It had to be a surreal moment for a number of defensive players for the Green Bay Packers this past Sunday at AT&T Stadium. The Packers were clinging to a 37-36 lead over the Dallas Cowboys, and the Cowboys were trying to mount a game-winning drive in the final moments of the game.
It had to feel like deja vu to players like Tramon Williams, Jarrett Bush, A.J. Hawk, Clay Matthews and B.J. Raji. Why? All of those players were on the field in the final moments of Super Bowl XLV, when Ben Roethlisberger and the Pittsburgh Steelers, down 31-25, were trying to do the same thing.
Not only did these two things happen in the same stadium, but also in the same direction on the field.
On both occasions, the defense of the Packers held strong. And in both scenarios, it was the cornerback Williams who made the big play for the defense.
Let's go back in time.
Williams had a great year in 2010. He had 64 tackles, one sack, one forced fumble, two fumble recoveries and six interceptions. That performance allowed Williams to be named to the NFC Pro Bowl squad and also get the former undrafted free agent a four-year contract extension worth over $33 million.
But in the 2010 postseason, Williams truly shined. No. 38 had three interceptions for 79 yards and one touchdown. His first pick against the Philadelphia Eagles clinched the game for the Packers, who won 21-16.
The next week on the road against the Atlanta Falcons in the NFC Divisional Round, Williams picked off two passes, including one just before halftime, in which he went 70 yards for a touchdown. The Dirty Birds never recovered as the Packers won 48-21.
In Super Bowl XLV, the Packers were really nicked up in the secondary in the second half of the game. Charles Woodson was injured in the second quarter when he fractured his collarbone. Sam Shields also suffered a shoulder injury and was used only sparingly after that.
So it was up to a secondary which consisted of Williams, Bush, Nick Collins, Pat Lee and Charlie Peprah to hold down the fort in the second half. And it was Williams who delivered the big play on the final drive of the Steelers.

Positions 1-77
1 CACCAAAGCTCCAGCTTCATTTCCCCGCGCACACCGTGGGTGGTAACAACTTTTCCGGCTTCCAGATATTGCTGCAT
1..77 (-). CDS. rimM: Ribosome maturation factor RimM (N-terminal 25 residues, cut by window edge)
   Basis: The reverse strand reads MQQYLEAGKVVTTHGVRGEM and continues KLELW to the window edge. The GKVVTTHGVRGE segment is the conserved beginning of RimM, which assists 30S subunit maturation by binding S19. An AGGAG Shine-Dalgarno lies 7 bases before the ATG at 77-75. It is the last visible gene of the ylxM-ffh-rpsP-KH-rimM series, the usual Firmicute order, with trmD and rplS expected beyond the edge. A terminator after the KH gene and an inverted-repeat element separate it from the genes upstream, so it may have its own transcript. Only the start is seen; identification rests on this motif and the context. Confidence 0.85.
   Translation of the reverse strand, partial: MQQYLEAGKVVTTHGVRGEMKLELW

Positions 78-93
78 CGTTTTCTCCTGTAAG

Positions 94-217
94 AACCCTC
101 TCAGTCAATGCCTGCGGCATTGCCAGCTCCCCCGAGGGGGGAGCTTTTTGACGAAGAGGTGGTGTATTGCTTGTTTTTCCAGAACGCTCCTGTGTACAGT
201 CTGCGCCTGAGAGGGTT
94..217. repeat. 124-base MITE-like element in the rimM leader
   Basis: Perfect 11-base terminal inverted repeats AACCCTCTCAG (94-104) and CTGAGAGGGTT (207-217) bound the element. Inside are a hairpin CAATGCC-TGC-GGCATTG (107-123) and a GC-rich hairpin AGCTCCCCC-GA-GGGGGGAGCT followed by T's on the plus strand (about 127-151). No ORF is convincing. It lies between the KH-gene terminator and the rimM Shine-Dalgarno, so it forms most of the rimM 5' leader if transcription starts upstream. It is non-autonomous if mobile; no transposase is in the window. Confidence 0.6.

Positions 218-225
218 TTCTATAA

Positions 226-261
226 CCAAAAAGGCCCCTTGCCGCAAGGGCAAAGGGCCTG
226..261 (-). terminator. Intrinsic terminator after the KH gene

It was 4th-and-5 and Roethlisberger threw a pass downfield toward wide receiver Mike Wallace. But Williams was able to get around Wallace and knock the ball free from his grasp. After that, it was time for a couple of kneel-downs, and then the Packers could start hoisting the Vince Lombardi Trophy.
Things have changed a bit for Williams since that magical moment. In the opening game of the 2011 season, he suffered nerve damage in his shoulder which lingered throughout the season.
Even with that injury, Williams had one more tackle in 2011 (65) than he had in 2010; he also added four more picks, including one for a touchdown.
In 2012, Williams' 61 tackles were basically the same as he had in 2010 and 2011, but his interception number dropped to just two.
In 2013, even with two games left to play, Williams has already set a career high in tackles (72) and has recorded 2.5 sacks, one forced fumble, one fumble recovery, 13 passes defensed and three interceptions.
But his biggest play happened on Sunday versus the Cowboys on the very same field where he helped the Packers win Super Bowl XLV.
It was a similar situation. The Cowboys were down by a point and were facing a 2nd-and-1 after Tony Romo completed a nine-yard pass to wide receiver Cole Beasley.
On second down, Romo tried a similar pass to Beasley, but the receiver broke off his route and the ball sailed wide. Williams anticipated the pass and was right there to make a fantastic diving interception.
Initially, the pass was ruled incomplete, but after an official's review, the call was reversed and Williams had saved yet another game for the Packers, much like he did in Super Bowl XLV.
Ironically, earlier in the fourth quarter, Williams had picked off another Romo pass, but the officials overturned that call after a review.
But the pick by Williams with just 1:22 left on the clock stood this time, and once again it was time for the Packers to celebrate a hard-fought victory.
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